We have studied about 20 kinds of ions interference with SCN- (with 5×10-6 mol/L SCN-, the deviation of the determination is within 10%). We found that 1000 times higher SO42-, 2000 times higher Na+ and NO3-, 200 times higher Mg2+ and Mn2+, 100 times higher Al3+and C2O42-, 50 times higher Zn2+, Ca2+ and Cd2+, 10 times higher F-, S2O32-, 1 times higher I-, Br- and Cl- and 200 times higher caffein concentrations did not interfere with the determination of SCN-.
The injection of thiocyanate was analysed by standard addition method using the proposed analytical methods described above. We investigated the saliva of five smokers and non-smokers, respectively. The results were shown in Table 1. The results show that the proposed methods could be efficiently used for the determination of thiocyanate in practical samples.
The accuracy of the proposed method was further validated by comparison of the found values with those estimated by the reference methods for SCN- . The results are shown in Table 2. The experimental results verified the accuracy of the propose method as good.
The present work reveals the fact that nano-sized Ag is largely different from the bulk counterpart and it shows a surprisingly high electro-reductive activity. The electrode can detect SCN- at the sub-micromolar level. The potential application of a nano-sized Ag modified electrode for the fabrication of a voltammetric SCN- sensor is demonstrated for the first time in electrochemistry. The proposed method can be applied for the detection of SCN- in practical samples. It shows excellent sensitivity, good selectivity and antifouling properties.
This work was financially supported by The Science and Technology Foundation of Ministry of Education of China (No.00117).
- Raj, C.R.; Okajima, T.; Ohsaka, T. Gold nanoparticles arrays for the voltammetric sensing of dopamine. J. Electroanal. Chem. 2003, 543(2), 127, doi:10.1016/S0022-0728(02)01481-X.
- Israel, L.B.; Kariuki, N.N.; Li, H.; Maye, M.M.; Luo, J.; Zhong, C.J. Electroactivity of Cu2+ at a thin film assembly of gold nanoparticles linked By 11-mercaptoudecanoic acid. J. Electroanal. Chem. 2001, 517, 69.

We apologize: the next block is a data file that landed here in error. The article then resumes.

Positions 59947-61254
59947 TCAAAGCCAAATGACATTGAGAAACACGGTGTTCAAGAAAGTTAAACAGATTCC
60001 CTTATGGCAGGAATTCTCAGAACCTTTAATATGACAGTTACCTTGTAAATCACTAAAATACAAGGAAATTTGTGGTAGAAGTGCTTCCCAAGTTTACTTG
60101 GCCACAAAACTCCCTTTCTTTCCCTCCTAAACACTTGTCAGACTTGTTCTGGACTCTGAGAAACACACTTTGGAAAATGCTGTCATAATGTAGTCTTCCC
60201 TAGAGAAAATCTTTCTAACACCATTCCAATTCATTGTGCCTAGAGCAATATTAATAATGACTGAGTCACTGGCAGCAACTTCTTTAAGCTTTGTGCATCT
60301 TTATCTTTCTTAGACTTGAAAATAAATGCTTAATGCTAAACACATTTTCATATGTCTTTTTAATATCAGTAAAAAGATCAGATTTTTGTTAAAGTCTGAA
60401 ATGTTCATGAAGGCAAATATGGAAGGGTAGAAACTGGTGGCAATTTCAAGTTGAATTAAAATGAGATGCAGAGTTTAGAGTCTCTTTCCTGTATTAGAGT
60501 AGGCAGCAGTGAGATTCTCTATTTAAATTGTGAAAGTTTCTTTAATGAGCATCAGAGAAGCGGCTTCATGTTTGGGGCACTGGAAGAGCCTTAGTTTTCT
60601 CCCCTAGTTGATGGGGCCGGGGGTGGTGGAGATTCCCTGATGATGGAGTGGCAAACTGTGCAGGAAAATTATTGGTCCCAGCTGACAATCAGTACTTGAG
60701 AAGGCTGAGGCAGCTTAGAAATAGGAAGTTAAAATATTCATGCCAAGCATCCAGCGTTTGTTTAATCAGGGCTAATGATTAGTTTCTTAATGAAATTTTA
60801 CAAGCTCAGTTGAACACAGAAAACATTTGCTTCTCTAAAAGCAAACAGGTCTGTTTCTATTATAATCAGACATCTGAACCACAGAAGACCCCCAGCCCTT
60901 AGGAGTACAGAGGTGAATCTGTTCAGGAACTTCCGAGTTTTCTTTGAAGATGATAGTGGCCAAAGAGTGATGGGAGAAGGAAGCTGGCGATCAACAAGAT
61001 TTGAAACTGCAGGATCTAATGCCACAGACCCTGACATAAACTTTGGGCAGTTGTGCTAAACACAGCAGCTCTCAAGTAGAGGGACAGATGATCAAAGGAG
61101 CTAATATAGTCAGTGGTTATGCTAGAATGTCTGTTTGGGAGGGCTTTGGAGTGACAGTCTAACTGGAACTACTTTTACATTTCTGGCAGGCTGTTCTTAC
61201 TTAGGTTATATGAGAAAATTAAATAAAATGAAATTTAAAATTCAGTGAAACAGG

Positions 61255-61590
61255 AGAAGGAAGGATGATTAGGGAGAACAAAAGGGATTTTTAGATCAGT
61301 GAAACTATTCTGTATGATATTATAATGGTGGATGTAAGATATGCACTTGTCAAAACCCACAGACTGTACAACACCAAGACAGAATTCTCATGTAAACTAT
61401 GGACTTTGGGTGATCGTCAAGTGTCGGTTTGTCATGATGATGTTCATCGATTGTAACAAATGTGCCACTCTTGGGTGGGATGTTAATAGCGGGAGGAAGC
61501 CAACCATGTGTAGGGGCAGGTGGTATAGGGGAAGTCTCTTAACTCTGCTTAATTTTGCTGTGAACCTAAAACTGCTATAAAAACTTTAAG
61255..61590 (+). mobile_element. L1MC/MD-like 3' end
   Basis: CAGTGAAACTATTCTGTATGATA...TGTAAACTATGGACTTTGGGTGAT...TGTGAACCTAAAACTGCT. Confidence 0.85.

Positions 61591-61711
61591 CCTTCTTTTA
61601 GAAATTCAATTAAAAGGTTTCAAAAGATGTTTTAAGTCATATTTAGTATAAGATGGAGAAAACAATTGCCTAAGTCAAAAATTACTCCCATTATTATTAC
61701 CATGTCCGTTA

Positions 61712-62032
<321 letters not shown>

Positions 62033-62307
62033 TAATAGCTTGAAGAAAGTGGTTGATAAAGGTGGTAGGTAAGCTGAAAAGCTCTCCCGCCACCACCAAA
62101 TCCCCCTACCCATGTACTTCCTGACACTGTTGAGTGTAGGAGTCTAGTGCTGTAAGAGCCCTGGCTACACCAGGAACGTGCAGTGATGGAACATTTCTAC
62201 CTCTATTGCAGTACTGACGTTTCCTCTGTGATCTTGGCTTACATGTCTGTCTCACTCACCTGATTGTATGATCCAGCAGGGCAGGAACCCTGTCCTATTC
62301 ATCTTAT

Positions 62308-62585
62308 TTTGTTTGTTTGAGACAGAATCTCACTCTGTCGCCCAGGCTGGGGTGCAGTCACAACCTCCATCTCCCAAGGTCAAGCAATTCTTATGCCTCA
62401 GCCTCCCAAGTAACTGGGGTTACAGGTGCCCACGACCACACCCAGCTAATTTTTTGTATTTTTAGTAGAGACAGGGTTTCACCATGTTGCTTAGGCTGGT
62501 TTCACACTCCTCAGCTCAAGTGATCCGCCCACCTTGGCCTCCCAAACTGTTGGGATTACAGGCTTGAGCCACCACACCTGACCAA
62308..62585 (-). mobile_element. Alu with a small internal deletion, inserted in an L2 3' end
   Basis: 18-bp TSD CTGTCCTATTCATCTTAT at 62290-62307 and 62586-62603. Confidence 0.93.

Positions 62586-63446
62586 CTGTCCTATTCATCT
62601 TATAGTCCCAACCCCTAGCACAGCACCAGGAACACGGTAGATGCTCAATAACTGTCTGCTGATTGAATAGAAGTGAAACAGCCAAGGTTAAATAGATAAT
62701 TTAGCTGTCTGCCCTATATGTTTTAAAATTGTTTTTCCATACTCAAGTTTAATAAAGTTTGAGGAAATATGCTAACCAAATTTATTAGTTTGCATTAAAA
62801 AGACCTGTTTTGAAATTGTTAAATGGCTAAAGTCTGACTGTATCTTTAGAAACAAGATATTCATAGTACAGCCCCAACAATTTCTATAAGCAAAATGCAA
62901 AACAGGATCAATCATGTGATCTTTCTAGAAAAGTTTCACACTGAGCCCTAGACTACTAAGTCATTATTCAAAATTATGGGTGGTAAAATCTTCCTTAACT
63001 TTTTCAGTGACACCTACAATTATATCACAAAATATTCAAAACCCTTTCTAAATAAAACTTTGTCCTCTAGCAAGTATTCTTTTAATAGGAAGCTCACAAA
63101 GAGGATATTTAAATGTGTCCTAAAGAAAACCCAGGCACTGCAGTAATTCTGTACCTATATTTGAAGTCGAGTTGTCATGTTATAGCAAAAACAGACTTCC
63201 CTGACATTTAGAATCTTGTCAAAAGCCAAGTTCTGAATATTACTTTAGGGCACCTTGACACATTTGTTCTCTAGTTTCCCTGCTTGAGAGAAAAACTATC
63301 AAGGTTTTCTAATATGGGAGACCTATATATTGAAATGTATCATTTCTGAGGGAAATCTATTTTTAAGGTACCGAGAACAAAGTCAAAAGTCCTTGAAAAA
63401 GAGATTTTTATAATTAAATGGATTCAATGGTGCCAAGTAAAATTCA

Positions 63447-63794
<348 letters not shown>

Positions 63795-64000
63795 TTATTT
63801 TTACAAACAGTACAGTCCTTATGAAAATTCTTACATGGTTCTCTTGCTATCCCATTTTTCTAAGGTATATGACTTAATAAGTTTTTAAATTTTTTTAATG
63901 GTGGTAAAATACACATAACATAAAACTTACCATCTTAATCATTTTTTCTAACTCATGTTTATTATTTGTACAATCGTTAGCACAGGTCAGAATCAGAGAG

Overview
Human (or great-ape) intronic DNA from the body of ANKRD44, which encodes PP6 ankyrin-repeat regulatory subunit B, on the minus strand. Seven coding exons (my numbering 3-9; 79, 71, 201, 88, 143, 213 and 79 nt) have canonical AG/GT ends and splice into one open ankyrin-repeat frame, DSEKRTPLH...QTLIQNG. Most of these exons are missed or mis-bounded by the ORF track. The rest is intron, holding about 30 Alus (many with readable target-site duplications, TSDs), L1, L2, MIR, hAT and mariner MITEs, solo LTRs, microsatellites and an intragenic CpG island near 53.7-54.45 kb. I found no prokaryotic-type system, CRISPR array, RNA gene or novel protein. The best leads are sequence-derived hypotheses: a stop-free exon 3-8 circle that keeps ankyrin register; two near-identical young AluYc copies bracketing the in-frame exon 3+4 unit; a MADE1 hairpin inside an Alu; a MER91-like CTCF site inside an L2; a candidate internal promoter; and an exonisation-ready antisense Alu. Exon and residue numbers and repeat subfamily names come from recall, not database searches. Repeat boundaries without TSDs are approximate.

- Grabar, K.C.; Freeman, R.G.; Hommer, M.B.; Natan, M.J. Preparation and characterization of Au colloid monolayers. Anal. Chem. 1995, 67, 735.
- Leibowitz, F.L.; Zheng, W.; Maye, M.M.; Zhong, C.J. Structures and properties of nanoparticles thin films formed via a one-step exchange-cross-linking-precipation route. Anal. Chem. 1999, 71, 5076.
- Doron, A.; Katz, E.; Willner, I. Organization of Au colloids as monolayer films onto ITO glass surface: Application of the metal colloid films as base interfaces to construct redox-active monolayers. Langmuir 1995, 11, 1313.
- Brown, K.R.; Fox, A.P.; Natan, M.J. Morphology-dependent electrochemistry of cytochrome C at Au colloid-modified SnO2 electrodes. J. Am. Chem. Soc. 1996, 118, 1154.
- Alivisatos, A.P. Semiconductor clusters, nanocrystals and quantum dots. Science 1996, 271, 933.
- Glatz, Z.; Novakova, S.; Sterbova, H. Analysis of thiocyanate in biological fluids by capillary zone electrophoresis. J. Chromatogr. A. 2001, 916, 273. 11382301
- Wuthier, U.; Pham, H.V.; Zund, R.; Welti, D.; Funck, R.J.J.; Bezegh, A.; Ammann, D.; Pretsch, E.; Simon, W. Tin organic compounds as neutral carriers for anion selective electrodes. Anal. Chem. 1984, 56, 535.
- Florido, A.; Bachas, L.G.; Valiente, M.; Villaescusak, I.; Florido, A. Anion-selective electrodes based on a gold(III)-triisobutylphosphine sulfide complex. Analyst 1994, 119, 2421.
- Chaniotxkis, N.A.; Chasser, A.M.; Meyerhoff, M.E. Influence of porphyrin structure on anion selectivities of manganese(III) porphyrin based membrane electrodes. Anal. Chem. 1988, 60, 185, doi:10.1021/ac00153a020. 3348481
- Gao, D.; Li, J.Z.; Zheng, R.Q. Metalloporphyrin derivatives as neutral carriers for PVC membrane electrodes. Anal. Chem. 1994, 6, 224.
- Ganjali, M.R.; Poursaberi, T.; Basiripour, F.; Salavati-Niassari, M.; Yousefi, M.; Shamsipur, M. Highly selective thiocyanate poly(vinyl chloride) membrane electrode based on a cadmium–schiff's base complex. Fresenius. J. Anal. Chem. 2001, 370, 1091. 11583093
- Wang, C.Y.; Liu, C.Y.; Wang, M.; Shen, T. Spectroscopic studies of thiocyanate in silver hydrosol and the influence of halide ions. Spectrochimica Acta Part A. 1999, 55, 991.
- Wang, W.; Efrima, S.; Regev, O. Directing oleate stabilized nanosized silver colloids into organic phases. Langmuir 1998, 14, 602.
- Lahti, M.; Vilpo, J.; Hovinen, J. Determination of thiocyanate within physiological fluids and environmental samples: Current practice and future trends. J. Chem. Educ. 1999, 76, 1281.
|Table 1. Determination of thiocyanate in practical samples.|
|Samples||Content of SCN-||SCN- added||SCN- found|
|Table 2. Accuracy of the proposed method.|
|Samples Saliva||SCN- found (μmol/L)||Error relative %|
|Proposed method||Reference method|
© 2004 by MDPI (http://www.mdpi.net). Reproduction is permitted for non-commercial purposes.